Council funding row not resolved

Gainsborough Autism Support Group and West Lindsey Leisure Centre held a fun day for families with children who suffer from autism to raise awareness of World Autism Day G110402-11
Gainsborough Autism Support Group and West Lindsey Leisure Centre held a fun day for families with children who suffer from autism to raise awareness of World Autism Day G110402-11

A MOTHER who volunteers to help run an autism support group for Gainsborough families has spoken out about her fight to access funding.

Helen Foster has been battling since September to get an answer from Gainsborough Town Council about whether it will grant £1,800 to the group.

Gainsborough Autism Parents Support Group puts on play days and swim sessions for autistic children and provides support and respite for their families.

“We put the application in to the council in September after which we had no communication from the council about what happened next,” said Helen, whose 11-year-old son is autistic.

“We only found out through the council minutes that we would need to do a presentation and provide more information.”

The presentation, which Helen thought had gone well, was in January.

Since then, the item has remained on the council’s agenda month after month, without discussion.

“It feels like they don’t want to discuss it, so they defer it to the next meeting,” said Helen.

But while the autism group’s funding bid lay on file, another came in from Coun Sean Brennan.

He asked that the council consider setting aside £5,000 - £10,000 per year for Gainsborough Adventure Playground Association (GAPA).

GAPA’s money trouble has been well publicised, after funding cuts left the play facility’s future in doubt.

Coun Brennan, who pledged during his by-election campaign to secure future funding for GAPA, suggested the council could afford to allocate the money from its precept of nearly half a million pounds.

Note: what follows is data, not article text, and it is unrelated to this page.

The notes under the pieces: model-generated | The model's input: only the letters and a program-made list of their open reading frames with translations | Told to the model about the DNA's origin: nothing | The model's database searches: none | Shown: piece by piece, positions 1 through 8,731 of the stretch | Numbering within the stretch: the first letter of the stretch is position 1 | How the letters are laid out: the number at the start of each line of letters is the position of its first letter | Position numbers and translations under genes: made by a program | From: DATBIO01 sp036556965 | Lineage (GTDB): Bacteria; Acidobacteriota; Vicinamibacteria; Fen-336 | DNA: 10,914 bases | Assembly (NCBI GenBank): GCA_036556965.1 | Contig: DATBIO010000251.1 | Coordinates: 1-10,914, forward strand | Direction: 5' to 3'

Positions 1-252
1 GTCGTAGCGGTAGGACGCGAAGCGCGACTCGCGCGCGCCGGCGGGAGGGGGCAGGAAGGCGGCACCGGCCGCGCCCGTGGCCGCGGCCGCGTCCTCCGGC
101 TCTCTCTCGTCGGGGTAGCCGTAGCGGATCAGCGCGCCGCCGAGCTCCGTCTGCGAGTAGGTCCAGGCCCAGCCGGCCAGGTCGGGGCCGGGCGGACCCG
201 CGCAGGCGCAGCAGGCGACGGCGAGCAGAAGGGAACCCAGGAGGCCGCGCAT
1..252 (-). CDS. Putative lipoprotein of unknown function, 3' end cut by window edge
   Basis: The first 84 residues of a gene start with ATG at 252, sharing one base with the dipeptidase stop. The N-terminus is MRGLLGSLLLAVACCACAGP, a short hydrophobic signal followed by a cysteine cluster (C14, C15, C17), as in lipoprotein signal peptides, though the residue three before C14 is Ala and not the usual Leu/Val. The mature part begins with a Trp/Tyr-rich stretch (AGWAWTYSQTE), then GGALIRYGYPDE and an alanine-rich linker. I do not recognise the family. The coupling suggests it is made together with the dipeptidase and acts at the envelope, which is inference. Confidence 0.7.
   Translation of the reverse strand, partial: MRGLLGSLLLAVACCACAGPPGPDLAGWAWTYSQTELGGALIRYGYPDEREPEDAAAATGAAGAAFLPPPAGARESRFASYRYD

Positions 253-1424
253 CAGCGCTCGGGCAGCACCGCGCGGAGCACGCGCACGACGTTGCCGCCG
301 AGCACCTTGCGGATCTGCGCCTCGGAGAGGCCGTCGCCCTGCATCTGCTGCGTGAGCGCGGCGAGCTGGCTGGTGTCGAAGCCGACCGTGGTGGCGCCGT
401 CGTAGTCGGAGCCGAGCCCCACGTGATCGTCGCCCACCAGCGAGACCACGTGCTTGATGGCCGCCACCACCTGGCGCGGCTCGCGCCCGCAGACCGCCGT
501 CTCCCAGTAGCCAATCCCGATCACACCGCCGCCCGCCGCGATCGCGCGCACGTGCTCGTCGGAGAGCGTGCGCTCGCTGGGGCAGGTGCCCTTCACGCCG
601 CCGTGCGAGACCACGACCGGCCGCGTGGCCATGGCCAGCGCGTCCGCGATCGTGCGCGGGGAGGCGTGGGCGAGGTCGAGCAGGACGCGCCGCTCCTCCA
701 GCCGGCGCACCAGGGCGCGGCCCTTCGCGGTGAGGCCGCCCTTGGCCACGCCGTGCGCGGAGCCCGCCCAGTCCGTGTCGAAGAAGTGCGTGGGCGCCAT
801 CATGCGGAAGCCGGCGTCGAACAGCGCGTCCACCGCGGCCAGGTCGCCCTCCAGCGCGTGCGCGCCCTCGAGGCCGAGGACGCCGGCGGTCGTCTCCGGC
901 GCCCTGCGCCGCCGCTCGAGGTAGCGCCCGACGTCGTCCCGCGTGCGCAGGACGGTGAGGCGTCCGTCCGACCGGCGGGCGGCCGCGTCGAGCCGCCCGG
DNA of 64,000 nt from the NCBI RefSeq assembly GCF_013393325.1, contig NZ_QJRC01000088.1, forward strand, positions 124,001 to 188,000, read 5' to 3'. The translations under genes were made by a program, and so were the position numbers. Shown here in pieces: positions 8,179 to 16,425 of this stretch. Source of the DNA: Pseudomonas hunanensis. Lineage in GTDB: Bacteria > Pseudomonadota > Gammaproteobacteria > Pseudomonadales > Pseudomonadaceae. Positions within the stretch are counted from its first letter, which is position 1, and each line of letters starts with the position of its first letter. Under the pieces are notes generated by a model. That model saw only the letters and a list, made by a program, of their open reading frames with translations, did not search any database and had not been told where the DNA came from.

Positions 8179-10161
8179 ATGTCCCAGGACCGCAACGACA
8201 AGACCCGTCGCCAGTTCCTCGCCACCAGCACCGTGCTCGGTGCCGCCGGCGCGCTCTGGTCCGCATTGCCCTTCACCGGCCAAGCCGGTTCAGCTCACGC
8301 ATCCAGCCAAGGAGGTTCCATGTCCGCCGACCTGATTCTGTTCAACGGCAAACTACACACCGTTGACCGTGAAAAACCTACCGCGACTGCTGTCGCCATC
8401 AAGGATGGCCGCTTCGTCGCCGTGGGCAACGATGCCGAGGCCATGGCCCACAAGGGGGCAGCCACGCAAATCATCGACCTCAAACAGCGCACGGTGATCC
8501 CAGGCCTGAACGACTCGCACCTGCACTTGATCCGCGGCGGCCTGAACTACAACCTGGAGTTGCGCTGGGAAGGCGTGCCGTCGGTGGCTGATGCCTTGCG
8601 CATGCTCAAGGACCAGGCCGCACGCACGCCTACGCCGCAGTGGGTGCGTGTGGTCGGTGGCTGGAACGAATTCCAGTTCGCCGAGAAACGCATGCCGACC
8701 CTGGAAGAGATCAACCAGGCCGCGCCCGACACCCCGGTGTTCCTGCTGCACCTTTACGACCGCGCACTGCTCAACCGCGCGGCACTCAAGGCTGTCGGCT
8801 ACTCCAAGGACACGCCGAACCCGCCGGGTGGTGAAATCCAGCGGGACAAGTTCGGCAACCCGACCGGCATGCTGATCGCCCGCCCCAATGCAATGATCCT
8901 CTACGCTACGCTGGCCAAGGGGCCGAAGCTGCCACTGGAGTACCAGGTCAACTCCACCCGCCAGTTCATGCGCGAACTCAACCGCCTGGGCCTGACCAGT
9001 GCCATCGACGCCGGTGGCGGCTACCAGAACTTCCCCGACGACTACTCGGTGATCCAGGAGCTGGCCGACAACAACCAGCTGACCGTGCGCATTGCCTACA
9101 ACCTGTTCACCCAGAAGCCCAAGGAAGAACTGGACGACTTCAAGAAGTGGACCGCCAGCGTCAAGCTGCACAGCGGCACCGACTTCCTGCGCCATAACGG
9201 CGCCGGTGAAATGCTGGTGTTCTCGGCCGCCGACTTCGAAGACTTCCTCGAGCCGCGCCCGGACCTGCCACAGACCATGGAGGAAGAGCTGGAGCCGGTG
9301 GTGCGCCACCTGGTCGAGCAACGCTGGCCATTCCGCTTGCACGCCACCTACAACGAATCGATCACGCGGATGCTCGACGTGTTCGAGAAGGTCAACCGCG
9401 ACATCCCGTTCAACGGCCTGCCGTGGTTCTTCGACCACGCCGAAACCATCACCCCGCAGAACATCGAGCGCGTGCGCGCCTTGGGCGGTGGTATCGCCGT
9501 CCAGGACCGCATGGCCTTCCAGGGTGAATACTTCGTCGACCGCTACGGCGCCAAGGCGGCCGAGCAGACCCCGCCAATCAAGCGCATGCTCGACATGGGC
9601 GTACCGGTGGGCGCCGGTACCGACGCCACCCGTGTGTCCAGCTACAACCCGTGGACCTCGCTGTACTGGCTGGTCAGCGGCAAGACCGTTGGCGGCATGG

But the move was seen by some as jumping the gun, considering other funding applications were yet to be approved by the council.

“Don’t get me wrong I think GAPA is great,” said Helen Foster.

“But what about all the other groups that do good in the town? Which there are plenty of.”

“Our bid was to pay for a whole year of activities, and we are run entirely by volunteers.”

“We’ve been paying to put on events out of our own pockets.”

“Meanwhile GAPA has a huge wage bill and assets totalling £300,000.”

GAPA committee chairman Charles Cook said he could not comment on how the town council made its funding decisions.

But he explained GAPA was still ‘not out of the water’.

“We are anticipating a deficit this year of a few thousand pounds.”

Mr Cook said the £300,000 in GAPA’s accounts represented the main building, which he explained was not a ‘utilisable asset’.

He also accepted the charity’s staff wage bill was the largest single expenditure.

“If we didn’t have those staff GAPA would not exist,” he said.

“They are on an hourly rate, not an inflated salary. And the work they do is wonderful.”

“The people who work for us are incredibly loyal, hard working and dedicated.”

“If I thought cutting wages would save GAPA I would have recommended it a long time ago. But that would be cutting the best bit of GAPA - the fantastic relationship we have with the community.”

“That can’t be replaced by volunteers or staff on lower wages.”

Both funding applications appeared on the agenda for the town council’s meeting on Tuesday 1st May.

Both items were deferred until the next management and finance committee on Monday 14th May.